"Our dad loved Rome, felt at home in Rome, and it was like a homecoming every time he returned," says Anthony Peck, as he and his sister Cecilia spend time at the Rome Film Festival (running until October 23rd) to mark what would have been their father Gregory Peck's 100th birthday.
"He loved to wander through the museums and the ancient sites. Studying the art and sculpture inspired him creatively, and he played one of his favorite roles in Rome: Joe Bradley, which suited him so well."
Perhaps along with 'La Dolce Vita' by Italian filmmaker Federico Fellini, 'Roman Holiday' remains one of Rome's most iconic movies - starring Peck as American reporter Bradley and Audrey Hepburn as Princess Anne. And symbolically, the Peck siblings just attended a screening of the film at the Spanish Steps as part of the centenary celebrations.
"The 'Roman Holiday' story kind of mirrored our parents' story, but the roles were reversed," says Cecilia, a film director, producer and actress.
"They met at the time of the film. Our mother Véronique Passani was a young French journalist, and she interviewed the handsome American actor for her newspaper. He was definitely a prince in her eyes! They fell madly in love, and they were luckier than Joe Bradley and the Princess, because they got to stay together for the rest of their lives. Both of our parents also had the most wonderful, affectionate lifelong friendship with Audrey Hepburn from that time on."
Within the movie festival, Cecilia's skilfully executed documentary about her father, 'Conversations with Gregory Peck', enraptured Roman audiences as they relished the behind the scenes look at this rarest of movie stars: a man who embodied the very characteristics that set him apart as lawyer Atticus Finch in 'To Kill a Mockingbird' - the film which earned him the Best Actor Academy Award in 1962.
"Our father followed his heart," recounts 60-year old Anthony, a screenwriter. "He had great courage. He stood up for his beliefs - in 'To Kill a Mockingbird', with its vital statement against racism, and 'Gentlemen's Agreement', speaking out against anti-semitism. These films were examples of how our dad showed his strong disdain for intolerance of any kind, and it has informed my life and continues to inform it. Perhaps never more than now. Our dad believed in our country and in the freedoms guaranteed to all. He knew that our welcome of the tired, the poor, the huddled masses yearning to breathe free as is written in stone on Ellis Island -- he knew this was our strength. He fought all his life for equality of race, of gender, of religion."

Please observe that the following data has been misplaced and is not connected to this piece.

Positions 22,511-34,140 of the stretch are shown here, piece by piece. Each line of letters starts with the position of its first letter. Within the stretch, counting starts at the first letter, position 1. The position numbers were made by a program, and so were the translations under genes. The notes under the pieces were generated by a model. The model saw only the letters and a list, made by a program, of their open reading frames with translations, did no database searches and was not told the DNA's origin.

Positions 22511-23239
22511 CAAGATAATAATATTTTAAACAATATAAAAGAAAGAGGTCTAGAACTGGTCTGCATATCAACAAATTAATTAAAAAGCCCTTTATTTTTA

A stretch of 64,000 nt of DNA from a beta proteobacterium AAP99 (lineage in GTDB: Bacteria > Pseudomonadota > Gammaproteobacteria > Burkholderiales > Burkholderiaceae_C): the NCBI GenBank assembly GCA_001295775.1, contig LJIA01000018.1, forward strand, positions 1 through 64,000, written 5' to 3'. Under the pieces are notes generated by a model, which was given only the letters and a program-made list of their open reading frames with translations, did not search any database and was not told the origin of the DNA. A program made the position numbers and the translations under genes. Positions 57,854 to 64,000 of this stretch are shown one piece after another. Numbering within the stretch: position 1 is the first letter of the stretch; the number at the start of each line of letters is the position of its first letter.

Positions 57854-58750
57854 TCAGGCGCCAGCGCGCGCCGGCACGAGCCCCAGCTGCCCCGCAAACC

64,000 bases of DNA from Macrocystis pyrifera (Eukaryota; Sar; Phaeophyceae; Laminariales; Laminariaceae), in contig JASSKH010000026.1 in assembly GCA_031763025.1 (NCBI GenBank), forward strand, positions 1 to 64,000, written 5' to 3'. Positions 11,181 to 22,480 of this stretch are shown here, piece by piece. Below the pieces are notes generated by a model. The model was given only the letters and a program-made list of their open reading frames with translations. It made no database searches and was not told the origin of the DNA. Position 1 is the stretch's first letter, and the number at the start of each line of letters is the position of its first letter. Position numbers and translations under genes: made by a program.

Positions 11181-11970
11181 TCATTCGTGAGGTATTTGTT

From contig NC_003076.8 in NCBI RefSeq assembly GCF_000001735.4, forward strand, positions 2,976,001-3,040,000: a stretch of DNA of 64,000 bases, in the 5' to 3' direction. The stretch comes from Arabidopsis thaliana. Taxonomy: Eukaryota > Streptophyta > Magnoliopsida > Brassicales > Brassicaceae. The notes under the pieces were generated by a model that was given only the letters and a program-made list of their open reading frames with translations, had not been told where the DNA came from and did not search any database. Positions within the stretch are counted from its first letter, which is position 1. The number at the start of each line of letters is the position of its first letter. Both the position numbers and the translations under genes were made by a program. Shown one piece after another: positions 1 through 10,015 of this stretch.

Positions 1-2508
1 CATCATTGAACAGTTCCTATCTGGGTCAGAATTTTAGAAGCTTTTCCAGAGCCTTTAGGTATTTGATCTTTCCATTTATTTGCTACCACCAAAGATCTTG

Fifty eight year old Cecilia adds: "I don't think it was his success that was such a big deal, but the kind of person he was. He had the courage to stand up for what he believed in. For instance, he was an outspoken opponent of the US involvement in the Vietnam War, and he made an anti-war film called 'The Trial of the Catonsville Nine'. That film landed him on President Richard Nixon's Enemies List. Although many people said that being named on that list was a badge of honor, at the same time I'm sure it wasn't that easy to be called an enemy of the US government."
Significantly, their older half-brother Steve (one of three older sons that Peck had with his first wife, Greta Kukkonen) had been drafted and was fighting as a Marine on the front lines in Vietnam. "Our dad was tremendously proud of Steve and supportive of the troops," Cecilia explains, "But he did not believe that the US belonged in Vietnam. I think that influenced me when I made the documentary 'Shut Up & Sing' about the Dixie Chicks, and their opposition to the Iraq war and their right as Americans to freedom of speech. I made another film called 'Brave Miss World', about a survivor of rape, and I found out that my parents had hosted the first fundraiser for the Los Angeles Rape Treatment Center in 1975, long before people were speaking about rape. Our father was always an outspoken activist, far ahead of his time."
Activist, actor, and philanthropist - but also as dedicated a father as he could be.